AP Photo/Steve Ruark, File

Opposition is coalescing against the $3.9 billion Sinclair-Tribune merger. Among the critics are smaller conservative media outlets.

Conservative fears: Sinclair is famously right-leaning and some have speculated it could launch a Fox News competitor as its power grows. One America News Network President Charles Herring expressed concerns Monday that a post-merger company could use its market power to give that kind of project a leg up over smaller competitors. Newsmax, another outlet on the right, has also expressed reservations about the merger.

Why it matters: Pushback against Sinclair's growing dominance is coming in all forms, shapes and sizes — even from its ideological allies. Last week, Sinclair stock slipped following reports that its biggest rival, 21st Century Fox, may pull Fox affiliate stations from the broadcasting behemoth. The Murdoch-controlled company, which also considered buying Tribune stations, is concerned that a post-merger Sinclair would have increased leverage in negotiations for carrying the programming.

Sinclair has more than 170 stations in 81 markets, covering 30% of U.S. households. The merger would add an additional 33 markets to its holdings, allowing it to reach 72% of households. A post-merger Sinclair would hold 7 of the biggest 10 markets, including New York, Los Angeles and Chicago.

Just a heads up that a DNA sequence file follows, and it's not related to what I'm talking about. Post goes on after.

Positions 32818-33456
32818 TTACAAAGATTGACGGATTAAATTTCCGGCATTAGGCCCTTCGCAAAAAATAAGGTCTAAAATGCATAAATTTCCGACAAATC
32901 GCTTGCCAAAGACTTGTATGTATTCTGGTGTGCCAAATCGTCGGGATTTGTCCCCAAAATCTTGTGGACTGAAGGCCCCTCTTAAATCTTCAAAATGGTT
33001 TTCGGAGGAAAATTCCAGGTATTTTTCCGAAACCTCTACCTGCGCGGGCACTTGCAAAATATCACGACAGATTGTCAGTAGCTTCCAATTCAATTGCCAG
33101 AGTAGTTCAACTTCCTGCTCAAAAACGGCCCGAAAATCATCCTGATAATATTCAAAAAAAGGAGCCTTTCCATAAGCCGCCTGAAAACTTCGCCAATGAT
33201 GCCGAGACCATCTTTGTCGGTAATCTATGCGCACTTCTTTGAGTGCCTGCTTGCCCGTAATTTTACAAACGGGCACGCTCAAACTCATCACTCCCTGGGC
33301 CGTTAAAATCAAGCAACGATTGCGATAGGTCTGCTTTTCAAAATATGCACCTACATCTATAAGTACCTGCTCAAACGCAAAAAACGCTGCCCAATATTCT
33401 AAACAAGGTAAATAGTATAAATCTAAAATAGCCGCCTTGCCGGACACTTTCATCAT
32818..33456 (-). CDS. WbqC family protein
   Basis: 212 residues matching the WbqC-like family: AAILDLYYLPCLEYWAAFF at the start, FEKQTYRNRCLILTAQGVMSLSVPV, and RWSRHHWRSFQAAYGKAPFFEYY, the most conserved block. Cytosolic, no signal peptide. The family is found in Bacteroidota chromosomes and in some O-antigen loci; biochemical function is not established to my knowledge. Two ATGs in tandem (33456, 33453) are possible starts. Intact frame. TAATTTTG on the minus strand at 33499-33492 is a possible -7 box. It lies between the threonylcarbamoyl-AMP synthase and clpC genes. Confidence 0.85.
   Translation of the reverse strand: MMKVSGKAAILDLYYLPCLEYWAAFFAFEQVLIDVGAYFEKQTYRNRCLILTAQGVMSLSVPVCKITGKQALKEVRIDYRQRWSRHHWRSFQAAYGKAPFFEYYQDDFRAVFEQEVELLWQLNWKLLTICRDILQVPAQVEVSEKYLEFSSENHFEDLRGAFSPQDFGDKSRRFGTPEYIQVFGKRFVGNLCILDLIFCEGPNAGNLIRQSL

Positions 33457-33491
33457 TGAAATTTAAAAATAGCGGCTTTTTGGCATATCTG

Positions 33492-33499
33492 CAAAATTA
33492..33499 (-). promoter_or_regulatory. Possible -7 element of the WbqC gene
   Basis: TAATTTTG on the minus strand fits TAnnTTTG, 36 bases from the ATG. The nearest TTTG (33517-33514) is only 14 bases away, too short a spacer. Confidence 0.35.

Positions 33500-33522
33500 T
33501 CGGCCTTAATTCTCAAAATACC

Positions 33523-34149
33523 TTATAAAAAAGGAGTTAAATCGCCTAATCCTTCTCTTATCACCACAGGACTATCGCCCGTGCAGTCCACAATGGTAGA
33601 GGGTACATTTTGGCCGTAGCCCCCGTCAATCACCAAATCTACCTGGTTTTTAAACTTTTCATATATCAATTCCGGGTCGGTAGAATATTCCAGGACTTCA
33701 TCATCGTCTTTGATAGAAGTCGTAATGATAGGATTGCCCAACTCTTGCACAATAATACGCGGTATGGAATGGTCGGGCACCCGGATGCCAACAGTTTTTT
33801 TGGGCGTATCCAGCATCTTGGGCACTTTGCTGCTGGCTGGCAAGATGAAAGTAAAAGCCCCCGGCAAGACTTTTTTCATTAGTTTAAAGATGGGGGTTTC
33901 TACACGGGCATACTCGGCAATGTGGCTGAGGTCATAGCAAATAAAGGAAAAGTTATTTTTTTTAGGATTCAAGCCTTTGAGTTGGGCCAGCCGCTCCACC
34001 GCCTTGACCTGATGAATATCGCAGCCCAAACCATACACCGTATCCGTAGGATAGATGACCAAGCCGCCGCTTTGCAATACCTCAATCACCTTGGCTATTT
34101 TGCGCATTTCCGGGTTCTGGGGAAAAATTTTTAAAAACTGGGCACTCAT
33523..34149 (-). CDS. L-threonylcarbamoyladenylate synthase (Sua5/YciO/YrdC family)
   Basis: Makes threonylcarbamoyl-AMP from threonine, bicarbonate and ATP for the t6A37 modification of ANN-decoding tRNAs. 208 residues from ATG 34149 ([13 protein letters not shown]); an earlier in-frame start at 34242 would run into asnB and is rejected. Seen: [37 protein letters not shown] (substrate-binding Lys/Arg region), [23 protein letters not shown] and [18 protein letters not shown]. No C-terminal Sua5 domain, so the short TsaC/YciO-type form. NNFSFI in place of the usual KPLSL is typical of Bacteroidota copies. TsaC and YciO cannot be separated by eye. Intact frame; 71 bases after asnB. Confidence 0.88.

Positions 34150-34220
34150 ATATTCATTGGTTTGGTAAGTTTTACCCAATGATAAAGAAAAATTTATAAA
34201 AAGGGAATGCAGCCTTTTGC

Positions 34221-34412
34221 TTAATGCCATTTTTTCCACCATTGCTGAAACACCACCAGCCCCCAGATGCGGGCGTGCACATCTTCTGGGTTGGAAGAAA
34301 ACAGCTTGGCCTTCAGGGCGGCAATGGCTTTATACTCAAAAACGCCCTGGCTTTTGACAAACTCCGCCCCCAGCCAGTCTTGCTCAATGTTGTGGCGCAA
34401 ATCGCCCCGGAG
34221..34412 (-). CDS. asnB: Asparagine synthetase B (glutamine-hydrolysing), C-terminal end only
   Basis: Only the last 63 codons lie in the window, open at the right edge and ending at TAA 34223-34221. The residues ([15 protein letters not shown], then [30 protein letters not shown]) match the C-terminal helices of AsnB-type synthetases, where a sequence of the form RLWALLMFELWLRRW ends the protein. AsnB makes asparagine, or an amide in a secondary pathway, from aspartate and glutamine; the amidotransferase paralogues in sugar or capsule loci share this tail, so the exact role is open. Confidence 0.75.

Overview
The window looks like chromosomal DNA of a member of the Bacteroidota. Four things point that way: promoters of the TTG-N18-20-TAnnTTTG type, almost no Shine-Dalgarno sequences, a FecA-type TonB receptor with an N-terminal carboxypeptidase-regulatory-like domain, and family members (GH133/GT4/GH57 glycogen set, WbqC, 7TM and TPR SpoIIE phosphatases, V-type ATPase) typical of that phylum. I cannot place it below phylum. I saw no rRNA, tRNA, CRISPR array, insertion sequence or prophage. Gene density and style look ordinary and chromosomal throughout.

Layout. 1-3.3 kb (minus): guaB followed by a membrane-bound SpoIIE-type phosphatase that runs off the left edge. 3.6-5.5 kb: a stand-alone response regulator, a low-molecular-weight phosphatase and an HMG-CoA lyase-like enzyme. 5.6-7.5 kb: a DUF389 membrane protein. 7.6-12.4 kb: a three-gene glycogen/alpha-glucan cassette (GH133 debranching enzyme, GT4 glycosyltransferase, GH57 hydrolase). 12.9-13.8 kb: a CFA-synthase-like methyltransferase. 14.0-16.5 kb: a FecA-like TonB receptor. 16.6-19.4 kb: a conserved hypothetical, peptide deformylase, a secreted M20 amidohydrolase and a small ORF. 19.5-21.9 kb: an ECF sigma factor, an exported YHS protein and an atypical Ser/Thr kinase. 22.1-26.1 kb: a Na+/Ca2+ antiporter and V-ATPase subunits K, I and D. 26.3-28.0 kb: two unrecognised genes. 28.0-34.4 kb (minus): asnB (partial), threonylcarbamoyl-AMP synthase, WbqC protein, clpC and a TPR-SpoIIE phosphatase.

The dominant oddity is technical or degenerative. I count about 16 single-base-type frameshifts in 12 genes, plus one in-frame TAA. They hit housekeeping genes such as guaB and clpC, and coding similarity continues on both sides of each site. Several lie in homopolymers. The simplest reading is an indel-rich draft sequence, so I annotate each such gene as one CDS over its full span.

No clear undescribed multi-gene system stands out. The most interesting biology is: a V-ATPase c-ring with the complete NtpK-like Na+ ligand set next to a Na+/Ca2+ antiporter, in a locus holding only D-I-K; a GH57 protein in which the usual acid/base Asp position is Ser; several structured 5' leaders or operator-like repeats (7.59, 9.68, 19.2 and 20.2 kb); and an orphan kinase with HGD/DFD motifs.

The FCC has approved rules loosening restrictions on how many stations a single company can own.

Who else is opposed: Monday was the deadline to ask the FCC to block the deal. One America joined a coalition of public interest and trade groups asking the FCC to deny the merger. Dish has also asked the agency to reject the deal. They all say the transaction would violate ownership rules and be bad for consumers by decreasing programming choice. The FCC declined to comment.

What Sinclair says: Executive chairman David Smith argued when the deal was announced that it would allow the company "to better serve our viewers and advertisers while creating value for our shareholders."

Our thought bubble: The regulatory winds look good for Sinclair. It's got an anti-regulatory FCC and close ties to the White House.

Go deeper

Stocks close down more than 3%

Photo: Alexi Rosenfeld via Getty Images

Stocks took a hit on Wednesday, with the S&P 500, Dow Jones Industrials Average and Nasdaq dropping more than 3% across the board.

Why it matters: The volatility is a break from the stock market grinding higher in the face of spiking coronavirus cases, a stalling economy and gridlocked negotiations over an additional stimulus package.

Zeta, now a Category 2 Hurricane, closes in on Louisiana coast

The probable path of Zeta, per the National Hurricane Center. Photo: NHC/NOAA

Zeta strengthened on Wednesday afternoon, on track to make landfall along the southeastern coast of Louisiana by the afternoon as a "significant" Category 2 hurricane, per the National Hurricane Center.

The state of play: Zeta is producing 100-mph maximum sustained winds and stronger gusts. The storm is gaining strength as it heads northeastward at 20 mph. Louisiana Gov. John Bel Edwards (D) requested a pre-landfall Emergency Declaration in a letter to President Trump on Tuesday.

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